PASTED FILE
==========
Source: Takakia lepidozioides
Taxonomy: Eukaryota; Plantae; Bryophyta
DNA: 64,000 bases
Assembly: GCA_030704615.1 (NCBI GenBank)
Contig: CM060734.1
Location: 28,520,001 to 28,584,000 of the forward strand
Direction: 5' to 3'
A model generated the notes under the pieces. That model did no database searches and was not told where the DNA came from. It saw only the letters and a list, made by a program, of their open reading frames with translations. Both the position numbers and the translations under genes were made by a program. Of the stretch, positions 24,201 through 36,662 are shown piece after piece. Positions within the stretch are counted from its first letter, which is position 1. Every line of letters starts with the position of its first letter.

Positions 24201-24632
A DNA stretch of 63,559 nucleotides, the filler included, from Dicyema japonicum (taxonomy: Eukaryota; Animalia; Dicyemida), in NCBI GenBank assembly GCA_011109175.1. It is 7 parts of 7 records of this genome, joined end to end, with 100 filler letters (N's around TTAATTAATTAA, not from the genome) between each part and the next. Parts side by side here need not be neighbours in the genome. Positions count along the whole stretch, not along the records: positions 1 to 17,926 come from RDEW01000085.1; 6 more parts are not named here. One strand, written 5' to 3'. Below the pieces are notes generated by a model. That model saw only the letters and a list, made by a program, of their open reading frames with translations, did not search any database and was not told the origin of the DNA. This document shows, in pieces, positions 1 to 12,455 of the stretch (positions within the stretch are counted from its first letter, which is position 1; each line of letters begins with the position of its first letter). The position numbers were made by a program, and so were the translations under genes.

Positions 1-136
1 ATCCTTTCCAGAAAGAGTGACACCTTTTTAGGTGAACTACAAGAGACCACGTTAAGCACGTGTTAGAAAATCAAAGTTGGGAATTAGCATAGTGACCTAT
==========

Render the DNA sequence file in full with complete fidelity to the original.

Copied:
Source: Takakia lepidozioides
Taxonomy: Eukaryota; Plantae; Bryophyta
DNA: 64,000 bases
Assembly: GCA_030704615.1 (NCBI GenBank)
Contig: CM060734.1
Location: 28,520,001 to 28,584,000 of the forward strand
Direction: 5' to 3'
A model generated the notes under the pieces. That model did no database searches and was not told where the DNA came from. It saw only the letters and a list, made by a program, of their open reading frames with translations. Both the position numbers and the translations under genes were made by a program. Of the stretch, positions 24,201 through 36,662 are shown piece after piece. Positions within the stretch are counted from its first letter, which is position 1. Every line of letters starts with the position of its first letter.

Positions 24201-24632
A DNA stretch of 63,559 nucleotides, the filler included, from Dicyema japonicum (taxonomy: Eukaryota; Animalia; Dicyemida), in NCBI GenBank assembly GCA_011109175.1. It is 7 parts of 7 records of this genome, joined end to end, with 100 filler letters (N's around TTAATTAATTAA, not from the genome) between each part and the next. Parts side by side here need not be neighbours in the genome. Positions count along the whole stretch, not along the records: positions 1 to 17,926 come from RDEW01000085.1; 6 more parts are not named here. One strand, written 5' to 3'. Below the pieces are notes generated by a model. That model saw only the letters and a list, made by a program, of their open reading frames with translations, did not search any database and was not told the origin of the DNA. This document shows, in pieces, positions 1 to 12,455 of the stretch (positions within the stretch are counted from its first letter, which is position 1; each line of letters begins with the position of its first letter). The position numbers were made by a program, and so were the translations under genes.

Positions 1-136
1 ATCCTTTCCAGAAAGAGTGACACCTTTTTAGGTGAACTACAAGAGACCACGTTAAGCACGTGTTAGAAAATCAAAGTTGGGAATTAGCATAGTGACCTAT